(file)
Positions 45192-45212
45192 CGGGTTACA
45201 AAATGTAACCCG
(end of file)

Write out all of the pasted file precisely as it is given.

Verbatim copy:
Positions 45192-45212
45192 CGGGTTACA
45201 AAATGTAACCCG